Description vs. Prescription
When practicing Rational Emotive Behavior Therapy (REBT), I encourage clients to consider the difference between descriptive and prescriptive statements. Comprehending how these narratives function plays a key role in understanding how irrational beliefs impact mood, body sensation, and behavior.
For instance, if I suggest that placing one’s hand over an open flame may lead to a painful burn, this is a descriptive assertion. I’m not telling a person what should, must, or ought to be done, though simply what is.
Conversely, if I advise you not to place your hand over an open flame, I’m issuing an order of how you should, must, or ought not to behave. Such a prescription may stem from moral, ethical, legal, religious, or other principled rules.
Many times, the prescriptions we use aren’t based in anything more than a rigid expectation of how we want others to behave. Therefore, descriptions inform us of what is and prescriptions advise us about what we think should be.
Between 2019 and 2022, much of the world was subjected to firsthand experience concerning the difference between description and prescription. It wasn’t simply that we were told about what COVID-19 was, allowing people to determine what course of action to take for themselves, we were told how we must behave.
Herein, I won’t delve into the sociopolitical consequences of how poorly telling people how they ought to behave turned out. It may take decades for data to reveal the impact of emotively-driven prescriptions (i.e., masking, vaccines, etc.).
For more information about my viewpoint on “the science”—prescriptive demands versus the testing and explaining process in order to gain knowledge (science)—I invite you to read my blog entry entitled Report: Revisiting Protective Measures.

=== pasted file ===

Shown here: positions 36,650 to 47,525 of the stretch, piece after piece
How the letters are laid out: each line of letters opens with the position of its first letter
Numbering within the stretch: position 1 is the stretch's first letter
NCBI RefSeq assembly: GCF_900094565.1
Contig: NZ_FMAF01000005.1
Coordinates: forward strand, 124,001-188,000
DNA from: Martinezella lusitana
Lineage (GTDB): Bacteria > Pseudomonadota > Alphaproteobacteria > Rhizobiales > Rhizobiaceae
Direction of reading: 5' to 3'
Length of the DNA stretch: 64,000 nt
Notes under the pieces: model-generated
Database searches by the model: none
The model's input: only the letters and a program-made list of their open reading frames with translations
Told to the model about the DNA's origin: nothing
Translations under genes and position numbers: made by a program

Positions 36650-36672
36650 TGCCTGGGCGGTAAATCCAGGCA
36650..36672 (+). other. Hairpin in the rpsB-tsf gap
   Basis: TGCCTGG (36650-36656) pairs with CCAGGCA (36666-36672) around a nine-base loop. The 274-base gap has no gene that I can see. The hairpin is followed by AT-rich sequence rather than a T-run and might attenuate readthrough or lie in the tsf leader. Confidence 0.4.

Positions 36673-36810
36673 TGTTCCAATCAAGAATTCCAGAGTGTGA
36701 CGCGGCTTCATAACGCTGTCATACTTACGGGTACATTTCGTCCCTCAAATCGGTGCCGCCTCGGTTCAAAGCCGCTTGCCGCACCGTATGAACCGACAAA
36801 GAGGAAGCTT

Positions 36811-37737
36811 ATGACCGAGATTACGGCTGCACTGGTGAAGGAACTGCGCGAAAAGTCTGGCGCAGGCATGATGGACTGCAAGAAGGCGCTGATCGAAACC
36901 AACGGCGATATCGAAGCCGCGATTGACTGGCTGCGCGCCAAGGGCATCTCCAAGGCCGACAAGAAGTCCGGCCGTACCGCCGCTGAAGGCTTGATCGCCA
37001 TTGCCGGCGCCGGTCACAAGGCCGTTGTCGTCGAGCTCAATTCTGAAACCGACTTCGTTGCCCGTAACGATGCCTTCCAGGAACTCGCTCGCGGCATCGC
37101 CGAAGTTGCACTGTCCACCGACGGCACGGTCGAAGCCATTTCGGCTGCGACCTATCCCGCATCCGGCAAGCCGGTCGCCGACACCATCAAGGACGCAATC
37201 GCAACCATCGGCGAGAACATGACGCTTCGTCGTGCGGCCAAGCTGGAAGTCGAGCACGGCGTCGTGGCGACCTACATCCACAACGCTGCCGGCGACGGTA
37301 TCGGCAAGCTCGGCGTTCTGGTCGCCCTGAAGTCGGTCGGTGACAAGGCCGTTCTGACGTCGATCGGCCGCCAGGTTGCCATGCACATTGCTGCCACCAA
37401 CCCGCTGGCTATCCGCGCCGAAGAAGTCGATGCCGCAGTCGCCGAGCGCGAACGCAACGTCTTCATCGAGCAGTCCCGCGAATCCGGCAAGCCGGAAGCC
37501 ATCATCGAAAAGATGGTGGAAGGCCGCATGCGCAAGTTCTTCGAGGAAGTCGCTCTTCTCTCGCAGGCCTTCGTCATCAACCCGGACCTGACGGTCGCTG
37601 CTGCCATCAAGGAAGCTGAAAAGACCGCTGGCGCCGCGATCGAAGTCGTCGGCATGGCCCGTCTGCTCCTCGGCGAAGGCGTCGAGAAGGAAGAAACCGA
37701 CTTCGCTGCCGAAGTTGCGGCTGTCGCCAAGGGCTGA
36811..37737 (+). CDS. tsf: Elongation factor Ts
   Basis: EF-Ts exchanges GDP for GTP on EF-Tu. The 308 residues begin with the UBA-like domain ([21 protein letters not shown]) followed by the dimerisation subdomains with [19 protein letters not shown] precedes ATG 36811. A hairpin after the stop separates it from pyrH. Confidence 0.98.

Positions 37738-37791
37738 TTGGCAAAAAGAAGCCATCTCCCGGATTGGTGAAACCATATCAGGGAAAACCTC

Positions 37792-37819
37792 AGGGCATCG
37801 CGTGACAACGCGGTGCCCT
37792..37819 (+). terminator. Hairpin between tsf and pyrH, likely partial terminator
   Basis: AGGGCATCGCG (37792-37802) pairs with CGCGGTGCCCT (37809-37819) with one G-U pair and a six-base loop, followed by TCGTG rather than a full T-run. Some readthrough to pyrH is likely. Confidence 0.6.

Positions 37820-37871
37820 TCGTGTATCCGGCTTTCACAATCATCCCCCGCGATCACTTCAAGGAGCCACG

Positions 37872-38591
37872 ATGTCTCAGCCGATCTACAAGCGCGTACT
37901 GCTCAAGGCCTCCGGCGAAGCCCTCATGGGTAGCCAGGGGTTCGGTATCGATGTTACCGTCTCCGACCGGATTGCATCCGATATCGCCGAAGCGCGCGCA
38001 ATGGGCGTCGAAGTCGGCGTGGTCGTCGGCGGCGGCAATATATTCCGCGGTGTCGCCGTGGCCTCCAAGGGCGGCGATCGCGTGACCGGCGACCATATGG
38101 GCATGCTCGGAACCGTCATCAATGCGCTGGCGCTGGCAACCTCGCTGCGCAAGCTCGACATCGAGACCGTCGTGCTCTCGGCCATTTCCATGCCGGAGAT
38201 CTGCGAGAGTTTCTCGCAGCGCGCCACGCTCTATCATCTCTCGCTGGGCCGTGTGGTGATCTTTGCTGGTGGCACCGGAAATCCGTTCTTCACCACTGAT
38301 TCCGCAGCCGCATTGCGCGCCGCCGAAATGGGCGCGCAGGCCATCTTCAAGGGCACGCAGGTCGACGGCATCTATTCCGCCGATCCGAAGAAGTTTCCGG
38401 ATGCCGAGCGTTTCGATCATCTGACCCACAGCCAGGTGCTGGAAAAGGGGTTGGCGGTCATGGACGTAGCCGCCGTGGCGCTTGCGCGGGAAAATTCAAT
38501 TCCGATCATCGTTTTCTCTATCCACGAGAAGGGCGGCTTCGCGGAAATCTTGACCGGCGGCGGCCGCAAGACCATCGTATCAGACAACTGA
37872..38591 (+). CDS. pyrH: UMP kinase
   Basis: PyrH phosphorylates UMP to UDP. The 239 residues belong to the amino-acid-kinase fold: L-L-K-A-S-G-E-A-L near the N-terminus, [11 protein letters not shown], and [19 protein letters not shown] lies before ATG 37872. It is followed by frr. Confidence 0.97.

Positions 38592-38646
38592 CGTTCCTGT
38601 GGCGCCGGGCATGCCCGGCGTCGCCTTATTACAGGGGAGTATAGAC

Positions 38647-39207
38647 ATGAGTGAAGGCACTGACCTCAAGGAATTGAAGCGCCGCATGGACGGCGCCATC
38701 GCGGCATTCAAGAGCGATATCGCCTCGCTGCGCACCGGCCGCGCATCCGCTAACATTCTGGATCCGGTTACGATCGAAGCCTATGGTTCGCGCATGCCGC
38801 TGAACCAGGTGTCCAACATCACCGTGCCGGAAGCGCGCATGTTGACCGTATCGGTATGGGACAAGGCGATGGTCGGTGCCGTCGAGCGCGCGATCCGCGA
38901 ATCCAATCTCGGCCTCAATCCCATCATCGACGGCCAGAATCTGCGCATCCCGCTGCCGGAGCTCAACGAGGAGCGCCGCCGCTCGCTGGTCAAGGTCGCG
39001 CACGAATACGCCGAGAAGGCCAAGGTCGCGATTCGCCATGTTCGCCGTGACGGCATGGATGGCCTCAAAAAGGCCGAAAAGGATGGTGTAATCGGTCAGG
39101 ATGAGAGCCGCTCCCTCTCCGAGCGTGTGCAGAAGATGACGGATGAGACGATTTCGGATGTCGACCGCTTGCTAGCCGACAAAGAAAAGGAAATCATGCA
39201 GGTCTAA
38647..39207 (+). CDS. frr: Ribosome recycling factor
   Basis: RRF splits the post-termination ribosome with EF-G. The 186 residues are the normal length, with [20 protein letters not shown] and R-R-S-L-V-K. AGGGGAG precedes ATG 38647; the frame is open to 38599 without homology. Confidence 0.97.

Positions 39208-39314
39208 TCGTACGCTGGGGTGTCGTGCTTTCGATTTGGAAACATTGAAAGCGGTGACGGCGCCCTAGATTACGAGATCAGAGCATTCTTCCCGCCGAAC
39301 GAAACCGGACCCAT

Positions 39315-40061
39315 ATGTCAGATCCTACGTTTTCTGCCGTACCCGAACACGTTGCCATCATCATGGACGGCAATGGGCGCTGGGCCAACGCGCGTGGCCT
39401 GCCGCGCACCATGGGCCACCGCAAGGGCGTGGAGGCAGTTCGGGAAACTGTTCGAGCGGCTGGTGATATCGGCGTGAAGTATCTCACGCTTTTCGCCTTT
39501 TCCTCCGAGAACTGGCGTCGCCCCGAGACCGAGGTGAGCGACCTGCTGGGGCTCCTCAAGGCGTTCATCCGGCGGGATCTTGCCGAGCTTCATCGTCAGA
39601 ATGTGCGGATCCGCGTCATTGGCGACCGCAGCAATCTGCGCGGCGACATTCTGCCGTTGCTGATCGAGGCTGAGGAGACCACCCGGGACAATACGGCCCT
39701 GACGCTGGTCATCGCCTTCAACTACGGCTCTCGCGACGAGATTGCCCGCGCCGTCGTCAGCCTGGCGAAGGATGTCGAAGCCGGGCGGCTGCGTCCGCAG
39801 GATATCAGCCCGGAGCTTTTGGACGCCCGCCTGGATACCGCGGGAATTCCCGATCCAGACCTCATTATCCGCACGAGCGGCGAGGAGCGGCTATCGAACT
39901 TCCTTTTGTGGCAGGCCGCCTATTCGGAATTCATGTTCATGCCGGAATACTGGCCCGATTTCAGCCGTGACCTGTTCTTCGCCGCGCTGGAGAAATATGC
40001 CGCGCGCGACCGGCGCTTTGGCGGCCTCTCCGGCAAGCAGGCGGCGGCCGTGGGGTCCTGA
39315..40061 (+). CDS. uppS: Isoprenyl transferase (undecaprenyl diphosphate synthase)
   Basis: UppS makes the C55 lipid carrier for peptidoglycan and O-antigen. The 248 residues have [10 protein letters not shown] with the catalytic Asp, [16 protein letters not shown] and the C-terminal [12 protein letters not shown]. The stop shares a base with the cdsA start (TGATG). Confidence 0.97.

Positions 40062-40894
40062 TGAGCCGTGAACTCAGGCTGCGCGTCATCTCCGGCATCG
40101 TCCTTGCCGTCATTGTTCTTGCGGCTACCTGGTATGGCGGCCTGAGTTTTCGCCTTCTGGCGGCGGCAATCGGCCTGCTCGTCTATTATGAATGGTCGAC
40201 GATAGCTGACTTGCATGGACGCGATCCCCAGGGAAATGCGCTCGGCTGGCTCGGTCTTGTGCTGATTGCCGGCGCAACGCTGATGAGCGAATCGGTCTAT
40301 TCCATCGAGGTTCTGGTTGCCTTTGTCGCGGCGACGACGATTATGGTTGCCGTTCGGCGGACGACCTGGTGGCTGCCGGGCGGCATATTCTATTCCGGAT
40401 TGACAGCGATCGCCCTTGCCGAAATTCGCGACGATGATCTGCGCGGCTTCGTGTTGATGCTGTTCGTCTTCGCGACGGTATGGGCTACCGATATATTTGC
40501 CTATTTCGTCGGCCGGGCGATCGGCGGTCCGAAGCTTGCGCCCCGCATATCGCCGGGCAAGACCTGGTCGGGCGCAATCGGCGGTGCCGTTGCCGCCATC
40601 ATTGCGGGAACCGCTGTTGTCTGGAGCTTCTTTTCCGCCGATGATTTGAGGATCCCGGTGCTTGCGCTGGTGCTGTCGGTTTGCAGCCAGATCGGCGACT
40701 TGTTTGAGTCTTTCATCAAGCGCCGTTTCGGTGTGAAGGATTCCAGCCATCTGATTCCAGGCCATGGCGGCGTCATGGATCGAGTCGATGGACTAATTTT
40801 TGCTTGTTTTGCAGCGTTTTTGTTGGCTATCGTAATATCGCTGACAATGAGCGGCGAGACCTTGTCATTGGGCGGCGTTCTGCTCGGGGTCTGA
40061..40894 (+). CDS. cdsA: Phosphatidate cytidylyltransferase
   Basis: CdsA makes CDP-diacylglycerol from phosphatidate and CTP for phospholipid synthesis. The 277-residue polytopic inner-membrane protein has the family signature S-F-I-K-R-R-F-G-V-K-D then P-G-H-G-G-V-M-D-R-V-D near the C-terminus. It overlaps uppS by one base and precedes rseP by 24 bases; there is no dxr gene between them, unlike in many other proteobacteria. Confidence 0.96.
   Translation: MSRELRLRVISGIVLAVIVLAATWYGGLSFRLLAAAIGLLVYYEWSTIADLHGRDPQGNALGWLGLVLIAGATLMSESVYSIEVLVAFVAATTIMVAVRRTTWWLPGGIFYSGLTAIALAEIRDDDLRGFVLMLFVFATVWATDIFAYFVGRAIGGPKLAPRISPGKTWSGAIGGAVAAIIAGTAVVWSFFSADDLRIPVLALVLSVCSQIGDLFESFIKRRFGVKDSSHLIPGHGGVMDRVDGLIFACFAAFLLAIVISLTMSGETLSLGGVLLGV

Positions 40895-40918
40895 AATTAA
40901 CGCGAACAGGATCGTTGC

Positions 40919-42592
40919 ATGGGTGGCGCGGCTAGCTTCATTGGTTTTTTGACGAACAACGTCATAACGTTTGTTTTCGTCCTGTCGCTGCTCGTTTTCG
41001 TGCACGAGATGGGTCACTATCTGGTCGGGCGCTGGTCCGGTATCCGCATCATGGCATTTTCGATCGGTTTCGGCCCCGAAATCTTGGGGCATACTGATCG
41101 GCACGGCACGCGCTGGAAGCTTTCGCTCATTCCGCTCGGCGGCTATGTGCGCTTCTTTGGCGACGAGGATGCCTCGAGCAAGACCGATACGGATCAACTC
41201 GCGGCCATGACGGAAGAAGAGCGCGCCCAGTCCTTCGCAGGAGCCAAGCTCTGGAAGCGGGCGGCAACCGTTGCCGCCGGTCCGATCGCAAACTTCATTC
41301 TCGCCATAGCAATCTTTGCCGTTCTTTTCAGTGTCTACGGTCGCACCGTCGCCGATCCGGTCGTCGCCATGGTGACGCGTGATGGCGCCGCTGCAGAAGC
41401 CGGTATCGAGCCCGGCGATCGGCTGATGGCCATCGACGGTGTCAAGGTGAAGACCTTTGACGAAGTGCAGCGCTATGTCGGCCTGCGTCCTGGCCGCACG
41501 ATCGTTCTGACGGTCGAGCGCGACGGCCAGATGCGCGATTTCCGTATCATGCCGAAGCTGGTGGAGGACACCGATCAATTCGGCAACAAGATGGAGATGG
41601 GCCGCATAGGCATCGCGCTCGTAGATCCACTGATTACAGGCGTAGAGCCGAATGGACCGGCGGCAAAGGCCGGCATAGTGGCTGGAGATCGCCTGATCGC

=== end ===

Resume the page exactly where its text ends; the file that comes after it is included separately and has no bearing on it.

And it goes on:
However, the purpose of the current post is simply to differentiate between description and prescription. While I may describe how demanding may not serve you well, I’m not prescribing that you should, must, or ought not partake in this unhelpful or unhealthy behavior.
Trying to control the behavior of others may not end well for you, kind of like placing your hand over an open flame. Still, as a self-determined, autonomous actor, I’m not here to say you shouldn’t do so.
If you’re looking for a provider who works to help you understand how thinking impacts physical, mental, emotional, and behavioral elements of your life, I invite you to reach out today by using the contact widget on my website.
As a psychotherapist, I’m pleased to help people with an assortment of issues ranging from anger (hostility, rage, and aggression) to relational issues, adjustment matters, trauma experience, justice involvement, attention-deficit hyperactivity disorder, anxiety and depression, and other mood or personality-related matters.
At Hollings Therapy, LLC, serving all of Texas, I aim to treat clients with dignity and respect while offering a multi-lensed approach to the practice of psychotherapy and life coaching. My mission includes: Prioritizing the cognitive and emotive needs of clients, an overall reduction in client suffering, and supporting sustainable growth for the clients I serve. Rather than simply helping you to feel better, I want to help you get better!
Deric Hollings, LPC, LCSW
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